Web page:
Liberty Tax Service — the nation's third largest tax preparer — has been barred from deceptive advertising that "blurs the line" between tax refunds that are free and high-cost loans. The order stems from a suit filed by the state of California.
"Liberty Tax Service lured cash-strapped Californians into paying for high-cost loans, when they could obtain tax refunds free from the IRS just weeks later," said California Attorney General Edmund G. Brown Jr., who won the ruling in a lawsuit. "This ruling bars Liberty from deceptive advertising that blurs the line between IRS tax refunds and pricey loans."
Liberty's print and television ads misled customers by promising "Most Refunds in 24 Hours." In reality, Liberty was selling refund anticipation loans, not a tax refund.
Customers had to pay an upfront fee of about $30 plus interest, at a rate that could be as high as 395 percent annually. By contrast, tax refunds are available at no charge from the IRS and generally arrive anywhere from 8 days to 4 weeks after returns are filed.
In February 2007, Brown filed suit in San Francisco Superior Court against Liberty Tax Service as part of an effort to stop deceptive marketing associated with Refund Anticipation Loans. Brown reached settlements with Jackson Hewitt in 2007 and with H&R Block in 2009 over similar claims.
The ruling holds Liberty responsible for its deceptive marketing, which also included print ads that failed to include disclaimers mandated by law and television ads that included those disclaimers, but so briefly and in such faint type that the Court said they were "plainly designed to be overlooked by consumers."
According to the IRS, refund anticipation loans target low-income taxpayers, especially those who receive the Earned Income Tax Credit. Approximately 70 percent of Liberty Tax Service's refund anticipation loan customers in 2006 and 2007 received this credit.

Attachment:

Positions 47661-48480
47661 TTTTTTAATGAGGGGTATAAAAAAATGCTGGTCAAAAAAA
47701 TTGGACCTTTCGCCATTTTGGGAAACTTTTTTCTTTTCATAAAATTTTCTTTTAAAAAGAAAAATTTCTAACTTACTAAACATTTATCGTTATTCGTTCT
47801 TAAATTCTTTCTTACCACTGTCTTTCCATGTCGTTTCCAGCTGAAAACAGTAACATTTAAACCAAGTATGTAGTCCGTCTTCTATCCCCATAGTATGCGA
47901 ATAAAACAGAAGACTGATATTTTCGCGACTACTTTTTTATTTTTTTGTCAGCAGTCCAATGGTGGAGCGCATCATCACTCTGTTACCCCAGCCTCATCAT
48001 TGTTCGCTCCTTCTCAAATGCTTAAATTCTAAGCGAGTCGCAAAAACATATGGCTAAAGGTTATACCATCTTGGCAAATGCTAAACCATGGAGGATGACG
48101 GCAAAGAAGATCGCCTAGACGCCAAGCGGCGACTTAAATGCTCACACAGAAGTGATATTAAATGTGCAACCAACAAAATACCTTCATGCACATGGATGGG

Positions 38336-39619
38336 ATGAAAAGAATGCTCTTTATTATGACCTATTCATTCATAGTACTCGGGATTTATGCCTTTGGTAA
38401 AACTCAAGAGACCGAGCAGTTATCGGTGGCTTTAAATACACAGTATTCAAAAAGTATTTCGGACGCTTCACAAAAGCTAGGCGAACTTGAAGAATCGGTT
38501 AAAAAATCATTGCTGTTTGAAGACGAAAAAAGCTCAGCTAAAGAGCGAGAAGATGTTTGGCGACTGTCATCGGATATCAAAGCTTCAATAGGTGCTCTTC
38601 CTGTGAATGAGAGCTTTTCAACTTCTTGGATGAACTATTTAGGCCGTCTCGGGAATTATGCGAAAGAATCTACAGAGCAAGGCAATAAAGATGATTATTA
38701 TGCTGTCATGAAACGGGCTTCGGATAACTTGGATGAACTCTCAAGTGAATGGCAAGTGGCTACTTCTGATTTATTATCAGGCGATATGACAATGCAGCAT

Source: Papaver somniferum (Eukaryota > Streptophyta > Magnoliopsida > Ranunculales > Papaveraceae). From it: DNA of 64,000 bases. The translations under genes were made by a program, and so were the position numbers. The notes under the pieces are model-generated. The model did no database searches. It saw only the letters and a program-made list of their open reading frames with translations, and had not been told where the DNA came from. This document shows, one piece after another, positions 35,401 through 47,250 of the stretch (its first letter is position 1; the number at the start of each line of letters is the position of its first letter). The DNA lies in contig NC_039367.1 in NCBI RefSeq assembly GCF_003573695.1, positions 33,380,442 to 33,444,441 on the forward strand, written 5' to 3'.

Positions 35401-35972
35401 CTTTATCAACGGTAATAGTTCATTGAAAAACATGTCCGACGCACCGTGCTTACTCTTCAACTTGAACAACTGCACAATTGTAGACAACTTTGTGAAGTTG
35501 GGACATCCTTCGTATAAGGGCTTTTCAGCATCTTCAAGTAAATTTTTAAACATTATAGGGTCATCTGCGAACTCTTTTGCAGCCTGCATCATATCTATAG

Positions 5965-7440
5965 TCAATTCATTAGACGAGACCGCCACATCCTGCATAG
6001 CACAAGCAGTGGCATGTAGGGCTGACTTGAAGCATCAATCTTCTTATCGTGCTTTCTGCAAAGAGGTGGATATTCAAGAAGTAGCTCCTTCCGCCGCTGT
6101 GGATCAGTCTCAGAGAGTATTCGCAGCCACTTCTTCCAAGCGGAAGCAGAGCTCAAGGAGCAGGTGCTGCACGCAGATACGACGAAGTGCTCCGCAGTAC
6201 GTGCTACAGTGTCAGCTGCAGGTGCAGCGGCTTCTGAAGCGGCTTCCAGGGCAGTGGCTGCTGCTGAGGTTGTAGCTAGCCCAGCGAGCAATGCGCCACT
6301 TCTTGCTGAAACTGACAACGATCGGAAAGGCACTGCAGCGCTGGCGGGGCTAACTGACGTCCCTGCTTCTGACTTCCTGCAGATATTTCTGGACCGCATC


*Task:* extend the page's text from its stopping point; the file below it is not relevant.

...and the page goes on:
• Bars Liberty Tax Service from using false or misleading advertising to sell tax refund loans;
• Requires the company to review and monitor the ads run by its California franchisees;
• Requires the company to discipline franchisees that fail to receive approval of their ads from Liberty and report those franchisees to the Attorney General; and
• Requires the company to pay $1.16 million in civil penalties, $135,886 in restitution, and the Attorney General's costs.
Two violations of the advertising provisions of the injunction by a single franchisee will result in a $15,000 fine; a third violation requires the termination of the franchisee. The injunction also imposes limitations on Liberty's ability to collect, on behalf of itself or others, money supposedly due from its customers for previous years' tax refund loans.
The judgment requires Liberty Tax Service to inform these alleged debtors of supposed debts before the consumers takes any step that would commit them to having any amount of the alleged debt deducted or withheld even temporarily from their refund. This is a significant modification of Liberty Tax Service's past collection practices.
Consumer advocates and policymakers, including the U.S. Taxpayer Advocate, have sharply criticized such practices for years.